Coaches at all levels dream of coaching in a Super Bowl. What memories stick out from that experience?

“If you’re in high school, it’s all about the state championship. When you get there, you know everything you’ve gone through as a team. It takes years of training. Then, in college ball, it’s the national championship. To play in the last game that determines the champion, it gives you a moment to think of all of the experiences. I know how lucky we’ve been to get here. It’s a time to exhale. You never know if you’ll do it again, or when you’ll do it. A lot of people don’t get that chance. It’s a memory that will last forever.”

In what ways do you think high school coaches could better prepare players for college football?

“You have to develop the man first. It starts at that level. I keep hearing today’s athlete has changed. No, we’ve changed what we allow. We have to be strong with them early. My high school coach was in my life for all of my life. Even when I became a grandfather, he was in my life. That molded me for the rest of my life. I hope high school coaches realize what an impact they’re having. Before we get to scheme, there’s discipline and the responsibility of being a good teammate. There’s only so much you can teach about tackling and catching. Being trustworthy, that’s what’s important. You can’t skip ahead to scheme. Develop the man first, and then develop the player.”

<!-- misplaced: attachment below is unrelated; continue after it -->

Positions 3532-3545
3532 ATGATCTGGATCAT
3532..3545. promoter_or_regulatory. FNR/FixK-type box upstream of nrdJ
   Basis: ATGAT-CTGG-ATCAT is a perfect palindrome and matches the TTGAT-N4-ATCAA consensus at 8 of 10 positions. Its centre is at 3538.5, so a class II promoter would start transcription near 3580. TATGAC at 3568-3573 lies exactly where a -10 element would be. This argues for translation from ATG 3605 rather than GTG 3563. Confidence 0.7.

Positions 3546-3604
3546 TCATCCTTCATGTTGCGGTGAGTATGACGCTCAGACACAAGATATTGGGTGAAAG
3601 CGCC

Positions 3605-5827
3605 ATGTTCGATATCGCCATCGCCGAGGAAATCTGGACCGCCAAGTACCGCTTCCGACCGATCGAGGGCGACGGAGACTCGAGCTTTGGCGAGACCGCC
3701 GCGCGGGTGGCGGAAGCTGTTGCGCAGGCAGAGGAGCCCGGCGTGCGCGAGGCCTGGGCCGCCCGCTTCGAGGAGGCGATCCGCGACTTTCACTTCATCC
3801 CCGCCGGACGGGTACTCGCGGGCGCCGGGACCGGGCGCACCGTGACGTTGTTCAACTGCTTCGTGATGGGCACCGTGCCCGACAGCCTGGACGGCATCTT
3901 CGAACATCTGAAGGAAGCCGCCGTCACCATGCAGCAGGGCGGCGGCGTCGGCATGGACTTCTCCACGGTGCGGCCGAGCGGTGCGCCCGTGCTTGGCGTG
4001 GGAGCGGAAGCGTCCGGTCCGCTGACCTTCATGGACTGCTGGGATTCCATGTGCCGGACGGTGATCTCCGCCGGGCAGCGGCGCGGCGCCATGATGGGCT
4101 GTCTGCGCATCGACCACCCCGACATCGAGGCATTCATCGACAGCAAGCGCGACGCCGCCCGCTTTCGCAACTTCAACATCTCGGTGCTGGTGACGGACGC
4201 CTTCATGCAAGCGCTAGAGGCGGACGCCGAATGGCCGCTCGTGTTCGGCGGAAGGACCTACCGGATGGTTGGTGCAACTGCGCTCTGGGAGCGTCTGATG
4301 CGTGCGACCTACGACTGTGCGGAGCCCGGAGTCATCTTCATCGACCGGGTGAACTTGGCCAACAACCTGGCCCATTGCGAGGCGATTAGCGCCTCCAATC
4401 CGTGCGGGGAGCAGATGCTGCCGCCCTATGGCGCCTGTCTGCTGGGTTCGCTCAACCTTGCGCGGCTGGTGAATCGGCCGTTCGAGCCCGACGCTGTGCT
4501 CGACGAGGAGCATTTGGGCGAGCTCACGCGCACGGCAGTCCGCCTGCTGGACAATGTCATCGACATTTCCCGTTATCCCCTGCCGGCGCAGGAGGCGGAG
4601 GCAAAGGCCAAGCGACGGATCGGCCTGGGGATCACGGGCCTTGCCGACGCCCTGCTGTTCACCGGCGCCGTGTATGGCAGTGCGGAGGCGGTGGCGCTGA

What team-building exercises work for you?

“Spending time together works as well as anything. Whether it’s paintball or going to a movie, anything you do as a group will help team-building.”

The King of Cover 2

Lovie Smith is known for installing the Tampa 2 and Cover 2 defense wherever he goes. At Illinois, he’s running a one-gap system that features Cover 2, along with Cover 1, Cover 3, and a coverage referred to as Under 10.

“Scheme-wise, our family of defense has the Cover 2 trademark,” Smith said. “But it’s so much more than that. We play some basic coverages that all high schools play. We’ll play two-deep or man coverage. We’ve kept those concepts throughout.”

Smith believes the best coaches build their schemes around personnel.

“We tweak how we play,” Smith said. “You have to look at who you’re playing with, look at the personnel and what they’re able to do. Scheme can only take you so far. The development of an athlete is more about grooming an attitude of defensive football, playing hard, and being relentless. Those are the trademarks.”

Smith is also cautious not to confuse players by inundating them with various schemes and defensive formations.

“It’s about knowing what you’re supposed to do,” Smith said. “We primarily play Cover 2 in passing situations because everyone will be on the same page. It doesn’t matter what level, it comes down to stopping the run. You have to do that. Now with spread offenses, it all starts with that.”